“The great thing about this president is not only is he staying committed to working very hard on behalf of the American people, his first question to me this morning was: ‘How is the economy doing, how are the stimulus talks going on Capitol Hill?'” Meadows told reporters during a brief morning gaggle on the White House driveway. 
“The American people can rest assured we have a president that is not only on the job, will remain on the job — and I’m optimistic he’ll have a very quick and speedy recovery,” he added. 
Meadows said he tested negative for the virus, and he explained that top White House staffers continue to be tested daily. He warned that further spread in Trump’s inner circle is likely. “I fully expect that as this virus continues to go on, other people in the White House will certainly have a positive test result.”
One scenario that has insiders worried: a potential power vacuum if Trump and Vice President Mike Pence are too sick to run the government. For now, Trump’s symptoms are mild, according to the White House. The White House physician said Friday afternoon that he was “fatigued but in good spirits.” Pence tested negative for coronavirus on Friday. 
But the two most powerful men in the country are often in close proximity to each other. And while they work in perhaps the world’s most secure building when it comes to preventing physical intrusions from the outside, it’s also renowned for its cramped quarters on the inside that ex-Secret Service officials told Insider make it susceptible to the spread of a virus. What’s more, Trump has openly discouraged his staff from wearing masks and taking other precautions like social distancing that experts say can help prevent the spread of COVID-19.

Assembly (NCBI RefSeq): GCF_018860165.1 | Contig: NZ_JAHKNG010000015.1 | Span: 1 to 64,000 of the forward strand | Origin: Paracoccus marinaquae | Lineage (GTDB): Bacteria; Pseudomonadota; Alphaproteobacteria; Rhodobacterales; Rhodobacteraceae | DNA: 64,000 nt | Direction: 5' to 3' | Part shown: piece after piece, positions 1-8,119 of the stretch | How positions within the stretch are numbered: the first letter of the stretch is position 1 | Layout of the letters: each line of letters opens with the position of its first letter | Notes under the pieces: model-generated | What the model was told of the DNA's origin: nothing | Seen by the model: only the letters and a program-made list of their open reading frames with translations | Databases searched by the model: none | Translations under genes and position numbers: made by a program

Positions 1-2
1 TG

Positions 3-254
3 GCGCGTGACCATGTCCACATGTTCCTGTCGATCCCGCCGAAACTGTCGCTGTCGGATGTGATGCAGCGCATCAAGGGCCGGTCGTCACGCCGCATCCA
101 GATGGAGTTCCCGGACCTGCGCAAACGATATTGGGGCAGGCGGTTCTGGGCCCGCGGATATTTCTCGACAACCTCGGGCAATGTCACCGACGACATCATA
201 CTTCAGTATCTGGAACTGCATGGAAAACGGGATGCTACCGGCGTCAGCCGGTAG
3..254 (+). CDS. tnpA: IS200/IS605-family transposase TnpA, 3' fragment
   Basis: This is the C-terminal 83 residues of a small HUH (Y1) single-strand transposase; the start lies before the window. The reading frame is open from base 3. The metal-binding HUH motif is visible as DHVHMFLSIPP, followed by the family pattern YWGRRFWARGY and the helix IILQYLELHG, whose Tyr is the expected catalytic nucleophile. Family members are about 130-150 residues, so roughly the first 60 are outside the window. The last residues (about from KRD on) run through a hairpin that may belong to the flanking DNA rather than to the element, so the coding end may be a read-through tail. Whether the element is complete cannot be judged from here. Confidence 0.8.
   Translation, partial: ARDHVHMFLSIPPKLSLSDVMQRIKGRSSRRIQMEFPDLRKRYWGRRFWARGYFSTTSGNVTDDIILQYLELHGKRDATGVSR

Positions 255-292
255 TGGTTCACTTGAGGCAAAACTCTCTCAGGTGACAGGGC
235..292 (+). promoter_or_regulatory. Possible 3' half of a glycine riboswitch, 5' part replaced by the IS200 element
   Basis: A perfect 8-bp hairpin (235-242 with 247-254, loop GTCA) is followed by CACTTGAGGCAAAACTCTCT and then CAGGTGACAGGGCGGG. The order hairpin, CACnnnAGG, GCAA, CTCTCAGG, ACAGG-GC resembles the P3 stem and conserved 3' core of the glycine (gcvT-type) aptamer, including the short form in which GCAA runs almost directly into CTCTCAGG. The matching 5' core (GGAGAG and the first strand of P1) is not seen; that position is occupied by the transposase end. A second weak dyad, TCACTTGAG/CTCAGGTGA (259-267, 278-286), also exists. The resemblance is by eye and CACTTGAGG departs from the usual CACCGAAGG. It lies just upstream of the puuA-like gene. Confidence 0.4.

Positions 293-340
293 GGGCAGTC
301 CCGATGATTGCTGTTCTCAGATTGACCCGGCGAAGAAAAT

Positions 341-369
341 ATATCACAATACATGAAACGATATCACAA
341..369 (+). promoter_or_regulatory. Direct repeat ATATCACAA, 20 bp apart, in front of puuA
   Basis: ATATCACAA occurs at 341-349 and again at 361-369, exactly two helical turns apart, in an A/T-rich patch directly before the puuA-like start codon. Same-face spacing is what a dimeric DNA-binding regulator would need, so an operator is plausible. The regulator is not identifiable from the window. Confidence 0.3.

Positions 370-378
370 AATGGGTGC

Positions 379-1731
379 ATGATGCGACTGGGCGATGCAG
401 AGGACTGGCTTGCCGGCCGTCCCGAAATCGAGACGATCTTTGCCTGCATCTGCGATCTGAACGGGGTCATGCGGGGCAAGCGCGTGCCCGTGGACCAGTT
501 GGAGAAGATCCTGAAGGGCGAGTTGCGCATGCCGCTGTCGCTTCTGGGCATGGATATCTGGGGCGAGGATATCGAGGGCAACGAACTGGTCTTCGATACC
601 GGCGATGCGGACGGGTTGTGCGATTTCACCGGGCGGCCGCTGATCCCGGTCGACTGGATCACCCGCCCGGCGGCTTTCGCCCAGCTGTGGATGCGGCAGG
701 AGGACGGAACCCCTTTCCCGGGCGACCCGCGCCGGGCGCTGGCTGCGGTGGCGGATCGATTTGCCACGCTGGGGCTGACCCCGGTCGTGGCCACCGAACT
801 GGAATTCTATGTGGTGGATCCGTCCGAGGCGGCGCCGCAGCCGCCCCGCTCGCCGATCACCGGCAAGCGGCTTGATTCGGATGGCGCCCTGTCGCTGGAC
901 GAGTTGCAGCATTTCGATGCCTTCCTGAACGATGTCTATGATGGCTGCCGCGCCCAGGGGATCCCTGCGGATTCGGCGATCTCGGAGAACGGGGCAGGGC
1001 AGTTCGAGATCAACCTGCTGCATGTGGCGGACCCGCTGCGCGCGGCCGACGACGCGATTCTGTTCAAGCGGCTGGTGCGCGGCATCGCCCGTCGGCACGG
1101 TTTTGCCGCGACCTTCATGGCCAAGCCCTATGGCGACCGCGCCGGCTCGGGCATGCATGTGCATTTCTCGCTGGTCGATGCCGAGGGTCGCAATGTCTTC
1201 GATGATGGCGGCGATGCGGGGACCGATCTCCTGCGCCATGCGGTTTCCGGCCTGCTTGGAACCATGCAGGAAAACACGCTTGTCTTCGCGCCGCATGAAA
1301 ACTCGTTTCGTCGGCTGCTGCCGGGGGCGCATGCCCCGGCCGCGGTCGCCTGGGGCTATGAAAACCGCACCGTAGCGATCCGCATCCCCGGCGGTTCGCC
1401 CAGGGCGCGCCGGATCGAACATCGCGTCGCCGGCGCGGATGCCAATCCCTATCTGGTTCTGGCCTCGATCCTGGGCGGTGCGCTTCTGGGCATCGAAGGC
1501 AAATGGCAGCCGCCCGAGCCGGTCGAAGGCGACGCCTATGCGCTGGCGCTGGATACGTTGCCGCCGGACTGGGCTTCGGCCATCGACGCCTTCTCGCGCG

“Imagine a scenario which is still unlikely — but not that unlikely — that we had both Donald Trump and Mike Pence on ventilators,” Ornstein said. 
The 25th Amendment of the Constitution lays out the presidential order of succession in the event of a president’s death or incapacity (it was most recently used twice during George W. Bush’s presidency to temporarily hand over the reins to then-Vice President Dick Cheney during Bush’s medical procedures). But things could get murky in terms of determining incapacitation if both Trump and Pence are ill and top administration officials start jockeying for power. 
“You can imagine [Secretary of State] Mike Pompeo trying to do an Al Haig,” Ornstein said, referring to President Ronald Reagan’s then-secretary of state incorrectly insisting he was in charge after the president was shot. “You can imagine Mark Meadows saying, ‘I’m the chief of staff, I’ll take over.” 
Democrats push for clear plan on government continuity